A new version of the cable-replacement protocol Bluetooth has been accepted, just as the standard passes an important milestone in adoption. -- a million units shipping per week.
The Bluetooth Special Interest Group (SIG) has approved version 1.2 of the Bluetooth Core Specification Version 1.2, which includes some improvements, specifically the inclusion of a better frequency-hopping system, and improved voice quality.
Adaptive frequency hopping (AFH) lets Bluetooth systems adjust the patterns they follow when hopping from one frequency to another on the fly to fit in with other devices in the area -- reducing the risk of interference with Wi-Fi and other 2.4GHz systems. Other improvements include better voice quality and faster link set-up, both of which will be a boon in Bluetooth's main application area so far, in wireless headsets.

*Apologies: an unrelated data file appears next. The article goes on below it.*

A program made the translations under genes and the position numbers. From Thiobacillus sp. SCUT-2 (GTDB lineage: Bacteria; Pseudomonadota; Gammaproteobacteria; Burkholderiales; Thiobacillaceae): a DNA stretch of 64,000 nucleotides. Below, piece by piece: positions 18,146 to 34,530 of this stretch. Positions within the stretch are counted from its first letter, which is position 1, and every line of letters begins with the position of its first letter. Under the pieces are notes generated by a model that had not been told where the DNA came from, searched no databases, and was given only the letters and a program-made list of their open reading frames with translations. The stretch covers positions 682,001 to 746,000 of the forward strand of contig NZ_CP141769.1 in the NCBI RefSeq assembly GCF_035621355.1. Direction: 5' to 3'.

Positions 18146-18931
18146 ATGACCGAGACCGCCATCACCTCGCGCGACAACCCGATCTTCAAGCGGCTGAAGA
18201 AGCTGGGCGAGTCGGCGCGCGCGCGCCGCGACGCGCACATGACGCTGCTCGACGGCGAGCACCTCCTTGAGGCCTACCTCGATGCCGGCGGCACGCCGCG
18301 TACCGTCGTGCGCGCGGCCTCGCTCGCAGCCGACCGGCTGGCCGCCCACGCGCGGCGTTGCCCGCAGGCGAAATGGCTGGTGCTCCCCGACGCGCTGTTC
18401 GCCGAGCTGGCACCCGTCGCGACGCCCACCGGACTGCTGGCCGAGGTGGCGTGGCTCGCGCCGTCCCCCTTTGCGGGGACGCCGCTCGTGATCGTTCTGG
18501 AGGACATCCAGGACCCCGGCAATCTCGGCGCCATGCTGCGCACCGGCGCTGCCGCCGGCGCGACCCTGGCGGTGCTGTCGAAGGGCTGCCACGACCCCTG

The new version is compatible with Bluetooth 1.1 (the most widely used version of the standard), and should start to appear in products early in 2004.
Meanwhile, in the third quarter of this year, a million units were shipped each week, according to IMS Research, which tracks Bluetooth semiconductor shipments.
Of course, shipments isn't the same as usage, as anyone with an IR port on their laptop knows. However, the SIG believes that faster set-up will move the technology on to its goal of being in-use within five minutes of turning on a Bluetooth enabled device.